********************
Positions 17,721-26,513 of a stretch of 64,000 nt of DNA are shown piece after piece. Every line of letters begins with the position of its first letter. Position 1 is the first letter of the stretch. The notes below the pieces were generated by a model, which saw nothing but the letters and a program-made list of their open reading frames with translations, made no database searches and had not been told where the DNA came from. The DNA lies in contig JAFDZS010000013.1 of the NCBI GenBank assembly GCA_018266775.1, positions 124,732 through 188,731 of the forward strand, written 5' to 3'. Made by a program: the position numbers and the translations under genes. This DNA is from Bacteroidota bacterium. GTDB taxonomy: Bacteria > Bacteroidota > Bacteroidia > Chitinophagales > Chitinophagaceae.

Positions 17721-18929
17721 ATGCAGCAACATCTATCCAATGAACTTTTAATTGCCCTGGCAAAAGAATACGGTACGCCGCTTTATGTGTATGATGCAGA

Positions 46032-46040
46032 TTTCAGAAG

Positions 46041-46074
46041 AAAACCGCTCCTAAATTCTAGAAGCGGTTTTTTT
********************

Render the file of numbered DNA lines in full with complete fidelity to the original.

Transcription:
Positions 17,721-26,513 of a stretch of 64,000 nt of DNA are shown piece after piece. Every line of letters begins with the position of its first letter. Position 1 is the first letter of the stretch. The notes below the pieces were generated by a model, which saw nothing but the letters and a program-made list of their open reading frames with translations, made no database searches and had not been told where the DNA came from. The DNA lies in contig JAFDZS010000013.1 of the NCBI GenBank assembly GCA_018266775.1, positions 124,732 through 188,731 of the forward strand, written 5' to 3'. Made by a program: the position numbers and the translations under genes. This DNA is from Bacteroidota bacterium. GTDB taxonomy: Bacteria > Bacteroidota > Bacteroidia > Chitinophagales > Chitinophagaceae.

Positions 17721-18929
17721 ATGCAGCAACATCTATCCAATGAACTTTTAATTGCCCTGGCAAAAGAATACGGTACGCCGCTTTATGTGTATGATGCAGA

Positions 46032-46040
46032 TTTCAGAAG

Positions 46041-46074
46041 AAAACCGCTCCTAAATTCTAGAAGCGGTTTTTTT